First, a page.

Understanding the Differences Between Heavy Body, Soft Body, and Fluid Acrylic Paints
An overview of acrylic paint types
Acrylic paints come in what I consider to be three basic types for fine art painting. These are what you will most likely be faced with for artist grade paints.
Heavy body acrylics: These paints have a thick, buttery consistency and typically have excellent color intensity and brushstroke retention. These acrylics work very well for impasto techniques and creating texture as well.
Soft body acrylics: These paints, as the name suggests, have a slightly thinner consistency than heavy body acrylics. A good soft body tends to have smooth blending and layering capabilities. These acrylics are an excellent middle ground paint with a range of capabilities.
Fluid acrylics: These paints have the consistency similar to oil or even water, and are often used for pouring and other fluid techniques. These acrylics are great creating smooth, even washes of color or very fine detail.
The biggest factor for any of these paint types will be how quality they are, so keep that in mind. For example, a poor quality heavy body paint will have no where near the capabilities of a high quality heavy body paint. Now that you have a basic idea of what these paints are, let's go over them in more depth.
What are advantages and disadvantages between heavy body and soft body acrylics?
Depending on the intent you have with your art, each paint type will have advantages and disadvantages.
- High color intensity
- Excellent brushstroke retention
- Great for impasto techniques and creating texture
- Good for palette knife work
- Can be difficult to blend
- May dry too quickly
- Difficult to apply in thin, even layers
- must dilute them for glazes or washes
- Smooth blending and layering
- Good for detailed work and glazing
- Can be applied in thin, even layers
- Good for a wide range of fine art techniques
- May not appear as "painterly" as heavy body acrylics
- May not have as high color intensity as heavy body acrylics
- Might require more layers to achieve certain effects
- Excellent for glazing and layering
- Ideal for creating fine details
- Very high pigment load
- Good for pouring techniques and fluid art
- Won't retain brushstrokes
- Can be more difficult to control when colors mix
- Can dry too quickly and be difficult to rework
The choice between heavy body, soft body, and fluid acrylics will depend on the type of artwork you're creating and your preferences for how you work. One thing to keep in mind is that most of these paints are compatible with one another, especially within the same brand. So you might find that you prefer to work with heavy body acrylics, but like to add a bit of fluid paint into the mix to to tint or thin the paint without diluting it. There's many different ways to incorporate this into your work flow, so be willing to experiment. For example, you might even find that one type of acrylic is great for underpainting, and another you prefer to switch to for the rest of the painting.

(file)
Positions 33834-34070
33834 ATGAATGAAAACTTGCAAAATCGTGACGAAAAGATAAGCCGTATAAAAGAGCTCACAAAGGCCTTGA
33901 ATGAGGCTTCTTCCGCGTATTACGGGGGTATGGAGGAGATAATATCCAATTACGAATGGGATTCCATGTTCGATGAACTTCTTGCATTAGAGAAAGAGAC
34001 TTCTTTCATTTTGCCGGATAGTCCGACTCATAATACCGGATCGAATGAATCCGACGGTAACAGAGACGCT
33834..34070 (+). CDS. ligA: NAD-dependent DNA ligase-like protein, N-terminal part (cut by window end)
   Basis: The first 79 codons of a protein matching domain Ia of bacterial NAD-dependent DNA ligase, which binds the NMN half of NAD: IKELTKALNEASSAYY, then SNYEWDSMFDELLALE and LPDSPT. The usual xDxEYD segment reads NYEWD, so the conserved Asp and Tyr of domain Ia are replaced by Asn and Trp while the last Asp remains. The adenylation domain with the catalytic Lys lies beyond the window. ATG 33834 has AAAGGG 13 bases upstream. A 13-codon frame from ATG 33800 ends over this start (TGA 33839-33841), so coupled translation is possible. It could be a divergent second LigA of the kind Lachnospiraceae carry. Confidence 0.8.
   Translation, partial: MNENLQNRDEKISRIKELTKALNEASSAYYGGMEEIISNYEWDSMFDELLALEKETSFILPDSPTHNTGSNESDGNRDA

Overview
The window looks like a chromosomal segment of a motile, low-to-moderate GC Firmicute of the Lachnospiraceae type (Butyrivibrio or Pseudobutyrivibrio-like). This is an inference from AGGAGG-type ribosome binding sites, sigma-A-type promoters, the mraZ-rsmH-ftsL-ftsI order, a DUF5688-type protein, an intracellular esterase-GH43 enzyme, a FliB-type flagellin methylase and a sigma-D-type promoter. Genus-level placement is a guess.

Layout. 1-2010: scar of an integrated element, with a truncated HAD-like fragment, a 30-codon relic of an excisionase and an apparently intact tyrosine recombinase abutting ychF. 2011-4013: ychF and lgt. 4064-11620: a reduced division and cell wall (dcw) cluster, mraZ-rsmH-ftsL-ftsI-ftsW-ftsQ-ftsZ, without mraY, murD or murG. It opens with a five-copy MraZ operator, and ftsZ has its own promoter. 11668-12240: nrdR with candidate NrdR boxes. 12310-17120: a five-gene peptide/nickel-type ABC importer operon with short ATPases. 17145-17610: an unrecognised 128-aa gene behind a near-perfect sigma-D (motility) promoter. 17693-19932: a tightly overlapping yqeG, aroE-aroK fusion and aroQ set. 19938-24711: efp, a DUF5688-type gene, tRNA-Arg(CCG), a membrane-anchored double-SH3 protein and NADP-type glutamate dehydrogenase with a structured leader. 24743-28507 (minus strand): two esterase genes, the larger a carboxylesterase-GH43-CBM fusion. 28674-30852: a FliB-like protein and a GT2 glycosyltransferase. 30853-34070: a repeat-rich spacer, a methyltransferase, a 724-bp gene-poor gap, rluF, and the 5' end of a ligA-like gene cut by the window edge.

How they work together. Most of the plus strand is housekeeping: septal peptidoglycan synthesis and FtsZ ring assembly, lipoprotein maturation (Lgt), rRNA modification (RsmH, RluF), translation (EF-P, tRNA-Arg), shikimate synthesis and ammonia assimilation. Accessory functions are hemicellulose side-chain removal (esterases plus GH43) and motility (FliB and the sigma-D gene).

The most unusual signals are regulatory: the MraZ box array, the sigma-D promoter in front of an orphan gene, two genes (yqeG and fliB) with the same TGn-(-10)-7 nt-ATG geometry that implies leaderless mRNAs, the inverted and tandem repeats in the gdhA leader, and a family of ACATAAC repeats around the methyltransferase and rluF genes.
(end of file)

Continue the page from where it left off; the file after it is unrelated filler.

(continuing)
So, what are the best quality acrylic paints?
There are many high-quality acrylic paints available to choose from. Each brand can be a little different, so I suggest reading reviews and doing some additional research before buying. Some of these paint brands include:
Winsor & Newton: Winsor & Newton's Professional Acrylics are considered to be one of the best in terms of color intensity and permanence. They offer a wide variety of colors and is suitable for artists of all skill levels.
Liquitex: Liquitex is one of the most well-known brands in the acrylic paint industry. Their heavy body, soft body, and fluid acrylics are widely considered to be some of the best quality.
Golden: Golden's heavy body and fluid acrylics, another very popular brand, are known for their high color intensity. They are also known for their unique viscosities and consistencies. Their fluid acrylics are especially worth a try if you are looking for a unique experience.
Daler Rowney: Daler Rowney's acrylic paints are another good brand to consider with their consistency, vibrancy and ease of use. They also have a wide range of paints for different types of artists, from students to professionals.
A good rule of thumb is to always buy a tube or two to test out the paint before committing to a whole set of colors. Some artists may prefer one brand over another based on budget, individual needs and preferences, which is up for you to find out for yourself. At the end of the day the best teacher is experimentation, trial and error.
Anything else to consider when choosing acrylic paints?
One more big thing to think about is the grade of paint. Most brands produce student and professional grade paints. It's important to know the difference..
Student grade acrylics are designed for beginners and students who are just starting out with acrylic painting. They are generally less expensive than artist grade acrylics and are often made with lower quality pigments and binders. As a result, they may not have the same level of color intensity, lightfastness, or permanence as artist grade acrylics. They also dry faster and may not handle as well as artist grade acrylics.
Professional grade acrylics on the other hand, are designed for professional artists and advanced students. They are made with higher quality pigments and binders and have a greater color intensity, lightfastness, and permanence than student grade acrylics. They handle better than student grade acrylics due to a smoother consistency. You'll also find that they have a higher price tag than student grade acrylics.
All of this can vary brand to brand. Some student grade acrylics may have similar qualities to some artist grade acrylics, and some artist grade acrylics may not have all the features that you expect.
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